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Builders say ERA missed point on insurance reform

The Master Builders Association says proposed changes to the state’s home warranty insurance scheme do not address the industry’s fundamental concerns and have the potential to lead to higher costs for new homebuyers.

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Comments

Level 3, 10 William St, Perth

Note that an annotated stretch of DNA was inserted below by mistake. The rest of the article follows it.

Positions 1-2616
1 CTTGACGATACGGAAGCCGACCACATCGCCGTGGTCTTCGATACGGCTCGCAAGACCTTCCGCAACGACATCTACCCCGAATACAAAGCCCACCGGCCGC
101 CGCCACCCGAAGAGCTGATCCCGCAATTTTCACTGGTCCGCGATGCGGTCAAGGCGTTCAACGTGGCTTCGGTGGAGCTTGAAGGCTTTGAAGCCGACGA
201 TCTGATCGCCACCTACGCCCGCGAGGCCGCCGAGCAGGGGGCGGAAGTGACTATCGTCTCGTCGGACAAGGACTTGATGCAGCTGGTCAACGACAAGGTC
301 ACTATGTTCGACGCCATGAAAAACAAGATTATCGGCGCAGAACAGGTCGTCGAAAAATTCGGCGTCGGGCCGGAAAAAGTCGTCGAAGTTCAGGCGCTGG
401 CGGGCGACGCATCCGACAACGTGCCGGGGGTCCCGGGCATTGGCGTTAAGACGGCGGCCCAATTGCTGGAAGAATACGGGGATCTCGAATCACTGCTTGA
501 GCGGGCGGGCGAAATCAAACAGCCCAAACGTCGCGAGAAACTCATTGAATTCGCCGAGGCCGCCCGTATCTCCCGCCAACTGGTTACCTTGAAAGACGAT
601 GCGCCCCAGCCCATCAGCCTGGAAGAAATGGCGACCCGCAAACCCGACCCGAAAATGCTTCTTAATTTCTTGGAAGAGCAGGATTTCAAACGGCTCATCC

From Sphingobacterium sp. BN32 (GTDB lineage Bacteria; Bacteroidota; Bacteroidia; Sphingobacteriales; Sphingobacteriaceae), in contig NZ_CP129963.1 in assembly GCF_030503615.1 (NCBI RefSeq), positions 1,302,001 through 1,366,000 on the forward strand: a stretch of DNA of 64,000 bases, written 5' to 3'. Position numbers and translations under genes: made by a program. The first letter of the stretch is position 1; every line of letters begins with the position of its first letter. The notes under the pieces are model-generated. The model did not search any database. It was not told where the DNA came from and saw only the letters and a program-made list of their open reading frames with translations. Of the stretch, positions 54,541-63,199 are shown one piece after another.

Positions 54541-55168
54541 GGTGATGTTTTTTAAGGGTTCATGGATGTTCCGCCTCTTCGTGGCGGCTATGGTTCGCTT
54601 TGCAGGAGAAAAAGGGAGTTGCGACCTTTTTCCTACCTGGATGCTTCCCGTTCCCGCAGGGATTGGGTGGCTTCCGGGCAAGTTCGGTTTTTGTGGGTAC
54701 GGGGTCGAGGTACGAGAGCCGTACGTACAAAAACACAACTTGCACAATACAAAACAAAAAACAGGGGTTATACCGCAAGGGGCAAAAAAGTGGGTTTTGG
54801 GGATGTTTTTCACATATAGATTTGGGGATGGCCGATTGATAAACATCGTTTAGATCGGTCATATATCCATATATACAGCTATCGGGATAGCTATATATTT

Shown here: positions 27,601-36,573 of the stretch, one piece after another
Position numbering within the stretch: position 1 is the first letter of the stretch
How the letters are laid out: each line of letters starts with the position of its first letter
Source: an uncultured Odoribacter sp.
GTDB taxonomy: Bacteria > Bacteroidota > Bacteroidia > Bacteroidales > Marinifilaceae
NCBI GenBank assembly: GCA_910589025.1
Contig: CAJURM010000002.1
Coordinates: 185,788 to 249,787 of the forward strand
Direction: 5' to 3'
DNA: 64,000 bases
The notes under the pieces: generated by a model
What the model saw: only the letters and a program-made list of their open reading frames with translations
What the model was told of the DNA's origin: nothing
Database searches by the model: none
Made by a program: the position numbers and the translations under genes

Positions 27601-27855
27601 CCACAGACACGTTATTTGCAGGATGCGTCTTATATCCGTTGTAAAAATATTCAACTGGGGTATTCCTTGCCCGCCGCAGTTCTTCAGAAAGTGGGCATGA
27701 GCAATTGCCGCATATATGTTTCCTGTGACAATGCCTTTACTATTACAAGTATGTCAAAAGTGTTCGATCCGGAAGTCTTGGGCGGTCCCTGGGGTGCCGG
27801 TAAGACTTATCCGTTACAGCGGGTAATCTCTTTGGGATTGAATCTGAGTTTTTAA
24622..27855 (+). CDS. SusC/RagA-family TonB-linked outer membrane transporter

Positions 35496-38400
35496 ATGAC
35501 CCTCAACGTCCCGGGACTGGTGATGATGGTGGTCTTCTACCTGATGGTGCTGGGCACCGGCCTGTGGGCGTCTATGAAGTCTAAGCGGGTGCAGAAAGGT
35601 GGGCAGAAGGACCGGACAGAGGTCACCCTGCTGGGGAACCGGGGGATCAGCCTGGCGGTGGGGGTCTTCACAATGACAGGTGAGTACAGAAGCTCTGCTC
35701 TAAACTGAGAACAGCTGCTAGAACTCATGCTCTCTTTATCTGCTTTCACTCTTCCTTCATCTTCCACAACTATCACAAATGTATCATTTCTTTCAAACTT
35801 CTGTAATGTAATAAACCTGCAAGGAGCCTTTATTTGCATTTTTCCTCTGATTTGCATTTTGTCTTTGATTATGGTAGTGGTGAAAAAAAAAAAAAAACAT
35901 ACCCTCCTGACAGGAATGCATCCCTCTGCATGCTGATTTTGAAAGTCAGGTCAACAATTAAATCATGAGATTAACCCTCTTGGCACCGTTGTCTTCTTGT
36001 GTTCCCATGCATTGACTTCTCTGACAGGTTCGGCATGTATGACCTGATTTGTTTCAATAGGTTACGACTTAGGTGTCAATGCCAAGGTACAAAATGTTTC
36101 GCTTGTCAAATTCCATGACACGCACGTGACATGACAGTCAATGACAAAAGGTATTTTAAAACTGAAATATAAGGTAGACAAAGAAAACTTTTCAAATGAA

Ive been workng in the insurance industry speacialising in Home Indemnity insurance for 19 years. I concur with the MBA that this is a lost opprtunity, however making it a voluntary scheme likeTasmania might be good thing for builders, but ultimately, consumers would be the ones who would be disadvantage. The legislation was first put in place to protect consumers against builders becoming insolvent, disappearing and/or dying. With claims at an all time high, why would we want to hand the power to the builders as to whether to take out voluntary cover. The more participants to the scheme the lower the costs, therefore I believe the MBA solution would only drive up costs as the would be fewer participates with higher claims and/or consumers uninured.Is this what we really want? There is a better solution, one that is fair (same rules to apply to all) and to build a fund that would support the industry for many years to come. All it would take is a investment from governments and potentially the larger volume builders in WA. We worry about assessing financials that are already some 12 months old. If a company is to goes into liquidation, it is based on what is happening today. This is what we need to focus on. Getting jobs completed within industry standard time. Those builders who can not, more than likely run into management / cost issues. Its a sad day for the residential building indusrty with the proposed indusrty reforms.

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